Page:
Tahlequah's Dirge

Tahlequah's Dirge
(c) Lori Christopher https://etsy.me/2P111pC

A poem:


Tahlequah's Dirge

For sixteen days a mother orca has carried the corpse of her calf across the sea.
We the human watch in awe,
in horror,
at the progression of her mourning,
performing nonverbal aquatic adaptations of emotion we only channel through "It's Quiet Uptown"
and we witness, we the simple, the sea-less,
we tell ourselves we know death,
we the civilized dispose of our lost in sarcophagi and mausoleums,
in graveyards and infernos.
We scatter ashes and rend our clothes,
we do not drag our dead through daily migrations from office to home
the miles of bed to refrigerator to toilet to couch to bed.
We the evolved leave the departed to be consumed by soil or reclaimed by oxygen,
reincarnated or returned to God, to silence.
Their weight is no less than a dead whale.
Their burden still pushes downward into the dark, still demands to be carried.

The apocryphal story in six words-

For Sale
Baby Clothes
Never Worn

An orca is carrying her dead calf for the sixteenth day followed by a crowd who hold her baby when she requires rest,
taking turns nosing the sixteen-day-dead infant to break the mirror-black ocean surface
so she does not break.
We the superior do not shoulder our dead with us,
we do not push children towards the light,
arguing at bedsides of unblinking EKGs over the difference between brain death and cardiac arrest and absolutes.
We drop off casseroles and rinse our hands clean in shallow, salt-less water.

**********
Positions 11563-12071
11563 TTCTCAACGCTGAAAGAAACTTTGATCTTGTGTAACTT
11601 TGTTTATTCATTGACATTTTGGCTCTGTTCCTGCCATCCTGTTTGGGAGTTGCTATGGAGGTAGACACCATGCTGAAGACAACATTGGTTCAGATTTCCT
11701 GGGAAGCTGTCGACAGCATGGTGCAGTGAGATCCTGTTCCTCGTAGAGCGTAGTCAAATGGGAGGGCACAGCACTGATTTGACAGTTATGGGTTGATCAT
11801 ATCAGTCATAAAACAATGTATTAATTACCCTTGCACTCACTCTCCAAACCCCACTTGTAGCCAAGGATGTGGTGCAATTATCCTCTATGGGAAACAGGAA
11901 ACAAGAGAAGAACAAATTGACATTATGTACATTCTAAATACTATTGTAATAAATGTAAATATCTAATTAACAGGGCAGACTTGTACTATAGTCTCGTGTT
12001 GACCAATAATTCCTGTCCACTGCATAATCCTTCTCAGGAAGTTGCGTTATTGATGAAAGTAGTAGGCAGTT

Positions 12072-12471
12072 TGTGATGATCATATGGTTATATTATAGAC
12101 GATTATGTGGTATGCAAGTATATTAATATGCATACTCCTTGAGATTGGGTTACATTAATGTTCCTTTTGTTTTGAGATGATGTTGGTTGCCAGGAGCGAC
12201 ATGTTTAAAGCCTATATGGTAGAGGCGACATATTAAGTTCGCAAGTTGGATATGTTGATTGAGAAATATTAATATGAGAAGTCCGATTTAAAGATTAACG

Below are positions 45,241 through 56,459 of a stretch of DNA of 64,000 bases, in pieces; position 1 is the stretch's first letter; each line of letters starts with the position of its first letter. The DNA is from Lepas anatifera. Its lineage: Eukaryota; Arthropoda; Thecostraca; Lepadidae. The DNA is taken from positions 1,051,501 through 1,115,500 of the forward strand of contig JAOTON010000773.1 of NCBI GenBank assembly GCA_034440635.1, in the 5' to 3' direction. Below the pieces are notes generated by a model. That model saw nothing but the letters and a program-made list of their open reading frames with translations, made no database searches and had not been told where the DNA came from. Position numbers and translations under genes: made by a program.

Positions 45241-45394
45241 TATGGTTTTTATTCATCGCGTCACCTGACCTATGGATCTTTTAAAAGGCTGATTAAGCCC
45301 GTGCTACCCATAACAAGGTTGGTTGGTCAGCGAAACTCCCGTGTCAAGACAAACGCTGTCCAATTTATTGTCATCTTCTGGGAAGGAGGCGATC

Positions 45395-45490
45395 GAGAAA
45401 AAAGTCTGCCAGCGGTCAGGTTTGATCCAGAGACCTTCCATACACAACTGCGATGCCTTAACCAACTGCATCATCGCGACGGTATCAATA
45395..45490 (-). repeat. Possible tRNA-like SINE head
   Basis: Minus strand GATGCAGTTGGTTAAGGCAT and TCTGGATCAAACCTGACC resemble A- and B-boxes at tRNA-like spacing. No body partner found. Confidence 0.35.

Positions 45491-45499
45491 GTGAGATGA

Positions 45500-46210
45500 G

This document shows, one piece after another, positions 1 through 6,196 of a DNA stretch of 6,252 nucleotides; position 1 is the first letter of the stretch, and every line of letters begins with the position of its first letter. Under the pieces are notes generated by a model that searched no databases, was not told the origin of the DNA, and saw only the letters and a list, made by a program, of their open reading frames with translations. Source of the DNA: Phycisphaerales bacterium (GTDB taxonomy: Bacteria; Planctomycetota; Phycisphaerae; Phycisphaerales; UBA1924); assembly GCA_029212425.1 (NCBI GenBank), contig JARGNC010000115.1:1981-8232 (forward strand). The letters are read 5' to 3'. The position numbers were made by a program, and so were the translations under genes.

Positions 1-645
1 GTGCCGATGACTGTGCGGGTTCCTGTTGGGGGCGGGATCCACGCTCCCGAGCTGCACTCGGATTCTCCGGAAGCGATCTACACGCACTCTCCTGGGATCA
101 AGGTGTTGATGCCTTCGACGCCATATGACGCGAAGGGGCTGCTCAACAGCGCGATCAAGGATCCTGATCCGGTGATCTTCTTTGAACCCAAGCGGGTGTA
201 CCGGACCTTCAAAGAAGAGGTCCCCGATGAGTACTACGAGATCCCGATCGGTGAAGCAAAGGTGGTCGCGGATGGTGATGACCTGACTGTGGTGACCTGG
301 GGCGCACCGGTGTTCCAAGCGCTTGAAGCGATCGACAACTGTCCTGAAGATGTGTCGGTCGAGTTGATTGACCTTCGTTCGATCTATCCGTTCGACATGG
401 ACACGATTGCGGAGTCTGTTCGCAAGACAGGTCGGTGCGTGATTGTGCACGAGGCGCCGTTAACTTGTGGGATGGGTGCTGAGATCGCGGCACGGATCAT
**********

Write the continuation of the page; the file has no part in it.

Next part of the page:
We sell the baby clothes.
We the apex are not even now carrying a constantly ticking internal clock that counts one week
two months
six years ago come Thanksgiving.
We do not measure the passage of time in landmarks of loss.
We do not know how many days since
Little Sister
Robin Williams
Baby clothes went on sale.

There is nothing harder to ignore on a beautiful summer's day than a dead whale in the surf,
than dead weight in the water.
A killer whale is carrying her baby to the edge of the earth in an act of heartbreak we believed was our monopoly.
The water is cold
and dark
and has no floor.
We know the press of it against our lungs,
still carrying boxes of baby clothes,
empty now, but heavy still,
a weight demanding to be pushed towards the sun.


Read more poetry here: Oral History of the New Colossus

Read my most recent post here: What Fear is Trying to Teach You in the Dark

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Filed under: News

Tags: Death, Grief, Prompts, Reflection, Writing

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